The pursuit of a parking pass, plus a sonnet

Each Friday I make my to-do list for the weekend. In a busy household with five kids there’s always something I could be doing. The point of my to-do list is to limit what I attempt over the weekend so I don’t feel I’m losing my days into administrative tasks.

Anyway, this weekend’s very limited list included this must-do: Apply for a parking spot at the high school for the remainder of the spring (the seniors leave in early May) into the next school year. The hope is that the (almost) 17-year-old can drive both himself and then next fall his little brother, who will be a freshman.

(Longtime readers know that we have been driving to the high school every morning because the bus is so early and we’re trying to let the household sleep a little longer.)

While, theoretically, this didn’t need to be my job, the application had enough steps (involving copies of multiple vehicles’ insurance and registration — you can register more than one car that won’t get towed — and various other things, plus writing a check), and the stakes are high enough (we would really like a parking spot as there is zero street or public parking near the high school) that I project managed this with my teenager’s assistance. Fingers crossed.

Of course, if we are successful, this means my teenager will be getting my car during the day. There is no way to do this half-way; once you get a parking spot you are no longer eligible for bus service. So, this means that I now need to move forward on another project: getting myself a car.

It is hard to convey how much I am dreading this. Maybe it’s because the stakes feel so high — not so much the cost (though I don’t like spending money), but that I drove my current car for 13 years. That feels like a commitment.

I guess it was going to have to happen eventually. Here’s where it helps to be a satisficer. There are lots of cars in the world. Most likely whatever I wind up with will be fine. I just need to put this project on another week’s to-do list! Though I’m happy for recommendations. It doesn’t necessarily need to fit all 7 of us comfortably.

In the meantime, here’s another spring-themed sonnet:

Kwanzan cherry

Pink petals wound up tight inside the bud,
‘til each one stretches, reaching toward the sun —
an elongation, as the April mud
dries in the mid-day heat, I watch for one

to pop. Just in a moment, there’s a flower,
a bursting bloom that wasn’t there before,
a crown of blossoms thickening by the hour.
Ridiculous fecundity — what for?

Late April rains will wash this all away.
The measured green of summer, sober, wise,
remembers all that lavish, large display,
a little sheepish, smiling at the skies.

Were you once reckless, young and giddy too?
So bold and brash — like all the world is new.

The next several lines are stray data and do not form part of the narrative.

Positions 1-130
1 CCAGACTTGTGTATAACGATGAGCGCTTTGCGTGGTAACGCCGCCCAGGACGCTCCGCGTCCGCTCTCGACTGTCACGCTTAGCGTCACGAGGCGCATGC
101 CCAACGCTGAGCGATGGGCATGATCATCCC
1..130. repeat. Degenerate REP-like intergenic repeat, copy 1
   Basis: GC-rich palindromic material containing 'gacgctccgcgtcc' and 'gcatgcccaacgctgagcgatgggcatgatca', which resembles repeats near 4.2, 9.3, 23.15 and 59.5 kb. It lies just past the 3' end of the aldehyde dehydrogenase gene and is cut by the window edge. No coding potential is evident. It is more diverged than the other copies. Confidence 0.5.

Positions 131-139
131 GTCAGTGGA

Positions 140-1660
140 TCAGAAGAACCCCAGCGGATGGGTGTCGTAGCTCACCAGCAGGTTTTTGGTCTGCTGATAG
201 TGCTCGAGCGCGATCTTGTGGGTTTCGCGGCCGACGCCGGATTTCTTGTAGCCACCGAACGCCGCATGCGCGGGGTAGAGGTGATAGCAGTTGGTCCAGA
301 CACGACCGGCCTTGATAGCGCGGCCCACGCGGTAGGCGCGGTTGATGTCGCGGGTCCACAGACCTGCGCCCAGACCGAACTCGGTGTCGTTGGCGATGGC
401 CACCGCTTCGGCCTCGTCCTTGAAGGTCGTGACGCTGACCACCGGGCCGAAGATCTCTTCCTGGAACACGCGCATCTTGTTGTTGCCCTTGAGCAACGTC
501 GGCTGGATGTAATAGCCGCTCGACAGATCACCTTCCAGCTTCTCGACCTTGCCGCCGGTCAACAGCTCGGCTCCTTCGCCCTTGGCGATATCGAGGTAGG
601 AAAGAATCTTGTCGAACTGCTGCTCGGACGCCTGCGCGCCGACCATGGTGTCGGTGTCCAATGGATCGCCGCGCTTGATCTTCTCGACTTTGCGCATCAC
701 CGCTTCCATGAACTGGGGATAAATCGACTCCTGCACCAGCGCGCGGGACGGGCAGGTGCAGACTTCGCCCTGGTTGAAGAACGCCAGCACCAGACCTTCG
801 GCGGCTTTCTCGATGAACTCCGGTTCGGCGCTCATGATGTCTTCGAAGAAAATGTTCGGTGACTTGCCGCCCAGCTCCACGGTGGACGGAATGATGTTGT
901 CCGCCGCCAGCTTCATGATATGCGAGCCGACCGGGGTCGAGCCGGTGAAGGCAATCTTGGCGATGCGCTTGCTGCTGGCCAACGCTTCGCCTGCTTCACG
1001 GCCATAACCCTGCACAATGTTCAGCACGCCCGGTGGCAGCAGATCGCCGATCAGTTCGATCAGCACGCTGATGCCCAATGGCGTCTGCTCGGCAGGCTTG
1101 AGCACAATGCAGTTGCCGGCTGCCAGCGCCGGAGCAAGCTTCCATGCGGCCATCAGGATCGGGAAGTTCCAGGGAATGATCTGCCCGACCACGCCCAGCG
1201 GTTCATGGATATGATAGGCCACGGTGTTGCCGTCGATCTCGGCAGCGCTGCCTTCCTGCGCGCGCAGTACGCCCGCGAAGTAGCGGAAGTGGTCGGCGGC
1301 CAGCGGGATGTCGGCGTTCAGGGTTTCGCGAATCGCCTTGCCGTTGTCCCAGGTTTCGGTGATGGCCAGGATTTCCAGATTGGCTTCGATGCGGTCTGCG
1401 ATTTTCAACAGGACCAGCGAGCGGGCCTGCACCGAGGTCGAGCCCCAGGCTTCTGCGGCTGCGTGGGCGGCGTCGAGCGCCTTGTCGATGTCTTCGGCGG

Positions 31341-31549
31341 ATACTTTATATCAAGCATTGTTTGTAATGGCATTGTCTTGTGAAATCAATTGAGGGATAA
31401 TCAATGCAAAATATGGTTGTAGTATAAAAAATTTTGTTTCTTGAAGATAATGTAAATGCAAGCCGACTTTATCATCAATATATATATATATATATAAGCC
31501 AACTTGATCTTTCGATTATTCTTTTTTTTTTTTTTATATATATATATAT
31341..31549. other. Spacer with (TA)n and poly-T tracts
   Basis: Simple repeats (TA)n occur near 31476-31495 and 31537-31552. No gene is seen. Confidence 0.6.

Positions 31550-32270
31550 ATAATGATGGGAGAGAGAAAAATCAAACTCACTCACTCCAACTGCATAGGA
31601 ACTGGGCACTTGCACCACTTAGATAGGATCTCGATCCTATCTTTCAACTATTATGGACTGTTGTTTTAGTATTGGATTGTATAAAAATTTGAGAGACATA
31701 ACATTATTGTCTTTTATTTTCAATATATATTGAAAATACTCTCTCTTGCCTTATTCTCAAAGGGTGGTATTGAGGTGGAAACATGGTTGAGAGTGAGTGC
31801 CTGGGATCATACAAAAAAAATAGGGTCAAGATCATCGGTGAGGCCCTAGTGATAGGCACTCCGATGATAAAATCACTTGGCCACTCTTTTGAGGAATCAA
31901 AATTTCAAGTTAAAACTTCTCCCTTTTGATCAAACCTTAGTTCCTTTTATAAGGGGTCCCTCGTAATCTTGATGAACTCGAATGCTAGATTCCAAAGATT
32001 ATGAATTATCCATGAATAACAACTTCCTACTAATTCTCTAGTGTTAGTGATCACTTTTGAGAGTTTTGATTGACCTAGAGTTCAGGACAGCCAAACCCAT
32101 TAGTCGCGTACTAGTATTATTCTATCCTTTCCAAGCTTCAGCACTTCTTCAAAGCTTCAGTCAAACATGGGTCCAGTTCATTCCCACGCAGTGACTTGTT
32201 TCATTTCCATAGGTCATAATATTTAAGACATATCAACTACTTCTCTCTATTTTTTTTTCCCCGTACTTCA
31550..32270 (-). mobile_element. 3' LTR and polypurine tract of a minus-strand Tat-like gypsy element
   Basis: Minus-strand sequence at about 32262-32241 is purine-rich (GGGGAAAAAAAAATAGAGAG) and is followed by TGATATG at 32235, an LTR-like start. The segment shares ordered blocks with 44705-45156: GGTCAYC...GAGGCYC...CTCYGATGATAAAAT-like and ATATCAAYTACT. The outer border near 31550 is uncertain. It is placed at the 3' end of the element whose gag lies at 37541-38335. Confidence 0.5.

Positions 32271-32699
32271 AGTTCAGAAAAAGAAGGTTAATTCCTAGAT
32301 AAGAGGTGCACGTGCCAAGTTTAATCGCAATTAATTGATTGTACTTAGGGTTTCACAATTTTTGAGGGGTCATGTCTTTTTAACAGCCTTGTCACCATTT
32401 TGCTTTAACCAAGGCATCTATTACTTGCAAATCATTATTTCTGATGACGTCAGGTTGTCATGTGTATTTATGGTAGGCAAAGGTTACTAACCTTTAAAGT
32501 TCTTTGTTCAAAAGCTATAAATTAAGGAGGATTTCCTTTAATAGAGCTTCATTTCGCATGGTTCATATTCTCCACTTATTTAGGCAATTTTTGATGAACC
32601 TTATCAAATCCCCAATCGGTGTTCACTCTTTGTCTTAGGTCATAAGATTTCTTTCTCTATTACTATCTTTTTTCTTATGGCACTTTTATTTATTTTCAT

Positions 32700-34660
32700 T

11 thoughts on “The pursuit of a parking pass, plus a sonnet

  1. Or you could buy a car for your son and make him part of the project of buying. We called it a “roll up the hill car.” We would put a certain amount of money towards a car that could roll up a hill and then if they wanted more they could put their own money against it. A great opportunity to go through the car buying process with your kid. We had our kids looking at used car postings, contacting the sellers, setting up meetings, going to look at cars and all the research. We did say that then this car would be theirs going forward. As they got into later high school their jobs paid for the gas ect. They are at a local state college so they have taken their cars with them …..

    1. @Shelley- I haven’t heard the phrase “roll up the hill” car before…I didn’t wind up buying my first car until I was 32 so I guess I hadn’t considered this as a young adult rite of passage (a lot of urban living…)

      1. Just circling back to this as I thought of it… : )
        I don’t know if I would say it is a right of passage but often times a family gives or buys a car for their kid at some point – so if a family buys a car for them it can be instructive to make them part of the process. And in helping them get something that they can have ownership of they *hopefully* take better care of it ect.

        Roll up hill is my own term. : ) Rolling down hill is easy but rolling up hill you need an engine that works! The idea being that you may not like the style of the car or color but if it rolls up hill it is doing the intended job – getting you somewhere. : )

  2. I love the sonnet as usual. A beautiful picture of spring and the passage of time. Fingers crossed on the parking spot!

  3. I have become a Lincoln fan over the last 4 years. We first got a giant Lincoln Navigator XL (I can sit comfortably in the 3rd row and I’m 5’11). Then, when we gave our daughter our old 4Runner, we replaced it with a Lincoln Nautilus which is the same size as an Acura MDX. I love both vehicles for different reasons but one of the best parts is that a 3 – year old Lincoln drops way off the sticker price of a new one and still is very nice inside. The Nautilus is a joy to drive, but the Navigator would hold your crew and makes road trips enjoyable.

      1. The Lincoln black label program is where they pick up your car for oil changes and such and leave you a loaner. That was how we ended up with the 2nd one. But love the program since there’s no wasting time getting oil changes and maintenance at dealer.

    1. @Kamala – thank you! I hope to keep sharing them as I’m writing them. Some are definitely more worth sharing than others…

  4. I hate buying cars too!! Am ashamed to admit that I have never purchased one- husband has chosen and bought all of mine and I have loved them so no complaints there. The prosess is so boring though..

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